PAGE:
It appears that Rose's words are now a fact. The increased demand for owning something edgy and ephemeral is now even translated in buying whole brick walls with works on them.


Just last week, the American auction house Julien's announced that they will put for sale a Banksy wall (the so called Flower Girl) at auction in December. The first Banksy wall to be sold in the United States according to the auctioneers.

The piece itself is a relatively early Banksy one and shows the stencilled silhouette of a girl, holding a basket full of flower, looking up at a security camera. A very Banksy work, raising questions on how free the members of a 'free' democratic society are when the whole nation is under heavy surveillance. 

There is, unmistakably, a growing interest in the genre and in Banksy's works. The art market is visible ready to embrace such sort of a transaction where a piece of art, initially drawn or installed on a public wall swiftly changes not only its owner, but  the location of the actual wall as well.  Buying street art is not an illegal action after all. It is, however, debatable whether it is ethical to carve out piece of public art and install it somewhere private. Renowned artist Peter Kennard makes very valid comments on the ethics of selling street art.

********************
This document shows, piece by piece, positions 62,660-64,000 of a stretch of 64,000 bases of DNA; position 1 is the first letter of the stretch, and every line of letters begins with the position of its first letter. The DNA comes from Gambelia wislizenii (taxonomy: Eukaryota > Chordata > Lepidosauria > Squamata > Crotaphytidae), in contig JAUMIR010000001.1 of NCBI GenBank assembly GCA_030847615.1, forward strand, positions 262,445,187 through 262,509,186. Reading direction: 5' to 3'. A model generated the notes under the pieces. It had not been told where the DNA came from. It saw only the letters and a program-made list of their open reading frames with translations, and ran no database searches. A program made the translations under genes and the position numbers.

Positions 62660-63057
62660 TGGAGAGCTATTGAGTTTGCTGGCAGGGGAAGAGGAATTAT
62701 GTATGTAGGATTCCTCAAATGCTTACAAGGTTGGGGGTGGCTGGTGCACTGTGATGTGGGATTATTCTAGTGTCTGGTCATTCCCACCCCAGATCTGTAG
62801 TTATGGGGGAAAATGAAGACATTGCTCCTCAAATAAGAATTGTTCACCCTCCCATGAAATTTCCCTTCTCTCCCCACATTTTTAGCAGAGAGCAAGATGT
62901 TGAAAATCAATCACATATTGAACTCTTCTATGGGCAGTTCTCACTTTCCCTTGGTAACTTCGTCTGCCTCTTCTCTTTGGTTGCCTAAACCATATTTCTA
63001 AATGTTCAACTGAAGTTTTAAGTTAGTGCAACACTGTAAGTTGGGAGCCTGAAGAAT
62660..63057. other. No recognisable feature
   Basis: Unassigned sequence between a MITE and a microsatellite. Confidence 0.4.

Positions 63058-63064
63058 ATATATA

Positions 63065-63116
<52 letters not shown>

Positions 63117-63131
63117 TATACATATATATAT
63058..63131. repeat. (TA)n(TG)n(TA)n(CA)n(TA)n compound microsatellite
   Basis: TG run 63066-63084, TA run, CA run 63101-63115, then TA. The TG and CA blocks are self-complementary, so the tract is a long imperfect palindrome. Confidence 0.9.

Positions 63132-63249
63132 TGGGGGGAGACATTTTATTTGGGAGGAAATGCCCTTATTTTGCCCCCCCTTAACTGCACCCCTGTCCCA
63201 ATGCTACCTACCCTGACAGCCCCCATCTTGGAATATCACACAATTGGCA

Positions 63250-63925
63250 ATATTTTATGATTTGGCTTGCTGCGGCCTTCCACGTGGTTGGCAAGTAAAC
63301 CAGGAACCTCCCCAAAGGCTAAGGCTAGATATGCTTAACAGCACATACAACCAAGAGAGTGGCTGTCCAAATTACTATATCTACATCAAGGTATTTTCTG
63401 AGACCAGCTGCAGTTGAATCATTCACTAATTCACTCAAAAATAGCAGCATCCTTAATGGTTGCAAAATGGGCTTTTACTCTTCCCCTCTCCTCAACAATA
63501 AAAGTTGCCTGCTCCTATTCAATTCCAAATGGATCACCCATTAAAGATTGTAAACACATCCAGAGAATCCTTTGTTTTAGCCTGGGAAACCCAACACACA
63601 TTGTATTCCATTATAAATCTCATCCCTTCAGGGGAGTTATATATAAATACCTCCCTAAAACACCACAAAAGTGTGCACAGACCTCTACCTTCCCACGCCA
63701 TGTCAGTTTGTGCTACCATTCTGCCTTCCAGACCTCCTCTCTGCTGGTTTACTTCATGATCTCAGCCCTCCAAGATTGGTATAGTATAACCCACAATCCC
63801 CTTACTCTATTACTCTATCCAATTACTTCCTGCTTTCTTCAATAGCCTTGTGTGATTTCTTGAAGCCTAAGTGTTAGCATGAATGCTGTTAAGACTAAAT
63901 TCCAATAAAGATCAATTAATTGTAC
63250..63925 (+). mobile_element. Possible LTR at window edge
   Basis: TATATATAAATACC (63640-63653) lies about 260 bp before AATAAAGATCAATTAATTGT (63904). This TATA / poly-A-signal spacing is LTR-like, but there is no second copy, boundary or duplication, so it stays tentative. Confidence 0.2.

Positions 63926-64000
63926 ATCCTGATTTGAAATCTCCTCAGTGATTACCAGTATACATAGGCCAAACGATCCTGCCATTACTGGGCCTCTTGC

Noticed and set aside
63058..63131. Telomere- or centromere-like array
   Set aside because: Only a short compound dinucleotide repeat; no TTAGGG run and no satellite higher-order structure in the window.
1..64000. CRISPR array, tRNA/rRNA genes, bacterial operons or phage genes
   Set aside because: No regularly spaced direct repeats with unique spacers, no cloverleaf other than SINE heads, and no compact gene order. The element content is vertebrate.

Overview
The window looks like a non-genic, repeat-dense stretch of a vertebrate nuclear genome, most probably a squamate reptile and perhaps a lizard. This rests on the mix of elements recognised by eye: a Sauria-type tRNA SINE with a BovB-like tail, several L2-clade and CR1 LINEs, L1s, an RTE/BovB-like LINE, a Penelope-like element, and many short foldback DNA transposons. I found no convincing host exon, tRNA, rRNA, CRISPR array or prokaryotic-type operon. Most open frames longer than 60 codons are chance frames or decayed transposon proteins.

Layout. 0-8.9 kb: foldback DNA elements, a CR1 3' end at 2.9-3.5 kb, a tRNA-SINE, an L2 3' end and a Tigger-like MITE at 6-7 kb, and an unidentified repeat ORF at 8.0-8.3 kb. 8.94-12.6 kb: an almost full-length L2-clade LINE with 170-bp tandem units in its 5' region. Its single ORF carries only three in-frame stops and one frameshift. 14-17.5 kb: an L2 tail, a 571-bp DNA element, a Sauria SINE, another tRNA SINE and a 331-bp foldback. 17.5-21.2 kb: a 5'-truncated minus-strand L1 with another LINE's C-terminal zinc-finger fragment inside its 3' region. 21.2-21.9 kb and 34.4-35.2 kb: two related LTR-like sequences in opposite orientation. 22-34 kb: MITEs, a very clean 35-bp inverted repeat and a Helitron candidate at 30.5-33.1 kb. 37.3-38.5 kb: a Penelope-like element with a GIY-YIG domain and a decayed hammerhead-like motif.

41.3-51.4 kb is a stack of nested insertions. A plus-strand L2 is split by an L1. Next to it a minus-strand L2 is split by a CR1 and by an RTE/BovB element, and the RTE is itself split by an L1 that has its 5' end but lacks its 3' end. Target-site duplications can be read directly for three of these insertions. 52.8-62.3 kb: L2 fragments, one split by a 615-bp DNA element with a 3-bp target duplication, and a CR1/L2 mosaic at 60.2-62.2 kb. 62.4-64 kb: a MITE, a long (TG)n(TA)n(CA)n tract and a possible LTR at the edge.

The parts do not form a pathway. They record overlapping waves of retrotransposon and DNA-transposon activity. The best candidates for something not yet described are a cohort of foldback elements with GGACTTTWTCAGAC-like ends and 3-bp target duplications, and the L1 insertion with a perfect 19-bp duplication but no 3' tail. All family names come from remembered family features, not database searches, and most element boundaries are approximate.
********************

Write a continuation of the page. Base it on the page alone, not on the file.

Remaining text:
We agree with the elusive artist Banksy that '' Graffiti art has a hard enough life as it is before you add hedge-fund managers wanting to chop it out and hang it over the fireplace...''  That is why street artists keep their gallery and street work separate - to maintain the integrity of the genre and keep it art for the sake of art.

Owning something ephemeral that was never meant to be owned, bought or sold, but was rather created for everyone to share and enjoy, would not increase its intrinsic nor monetary value, regardless of how high its estimate (market value) is. Buying certified works from their authors or on secondary market would.
So let's keep the art on the streets and city walls, where it all started.

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